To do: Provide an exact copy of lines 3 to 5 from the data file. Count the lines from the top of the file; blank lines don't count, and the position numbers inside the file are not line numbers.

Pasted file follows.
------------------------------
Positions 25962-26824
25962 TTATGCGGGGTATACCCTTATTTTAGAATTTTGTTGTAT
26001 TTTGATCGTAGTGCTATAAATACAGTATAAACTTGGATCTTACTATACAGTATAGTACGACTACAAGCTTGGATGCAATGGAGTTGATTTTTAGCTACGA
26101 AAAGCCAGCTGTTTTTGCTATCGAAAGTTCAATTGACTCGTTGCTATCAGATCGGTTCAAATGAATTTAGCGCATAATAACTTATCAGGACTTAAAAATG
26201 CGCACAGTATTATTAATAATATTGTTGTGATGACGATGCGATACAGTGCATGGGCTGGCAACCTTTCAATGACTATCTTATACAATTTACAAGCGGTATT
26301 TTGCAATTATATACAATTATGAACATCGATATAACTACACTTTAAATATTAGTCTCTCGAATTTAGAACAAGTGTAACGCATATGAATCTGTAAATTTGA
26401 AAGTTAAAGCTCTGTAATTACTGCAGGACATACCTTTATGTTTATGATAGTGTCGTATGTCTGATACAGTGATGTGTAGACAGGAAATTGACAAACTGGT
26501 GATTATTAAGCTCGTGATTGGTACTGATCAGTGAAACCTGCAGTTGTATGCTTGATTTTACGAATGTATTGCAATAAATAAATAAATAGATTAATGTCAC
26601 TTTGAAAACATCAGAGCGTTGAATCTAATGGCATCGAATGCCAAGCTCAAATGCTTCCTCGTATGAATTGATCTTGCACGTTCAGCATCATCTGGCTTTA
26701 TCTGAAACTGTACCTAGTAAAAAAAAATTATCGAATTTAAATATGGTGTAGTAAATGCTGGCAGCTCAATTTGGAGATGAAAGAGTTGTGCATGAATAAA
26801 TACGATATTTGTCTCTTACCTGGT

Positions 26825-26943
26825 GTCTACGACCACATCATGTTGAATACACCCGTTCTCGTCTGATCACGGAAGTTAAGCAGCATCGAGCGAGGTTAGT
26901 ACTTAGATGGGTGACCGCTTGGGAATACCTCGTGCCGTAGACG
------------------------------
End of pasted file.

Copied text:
26001 TTTGATCGTAGTGCTATAAATACAGTATAAACTTGGATCTTACTATACAGTATAGTACGACTACAAGCTTGGATGCAATGGAGTTGATTTTTAGCTACGA
26101 AAAGCCAGCTGTTTTTGCTATCGAAAGTTCAATTGACTCGTTGCTATCAGATCGGTTCAAATGAATTTAGCGCATAATAACTTATCAGGACTTAAAAATG
26201 CGCACAGTATTATTAATAATATTGTTGTGATGACGATGCGATACAGTGCATGGGCTGGCAACCTTTCAATGACTATCTTATACAATTTACAAGCGGTATT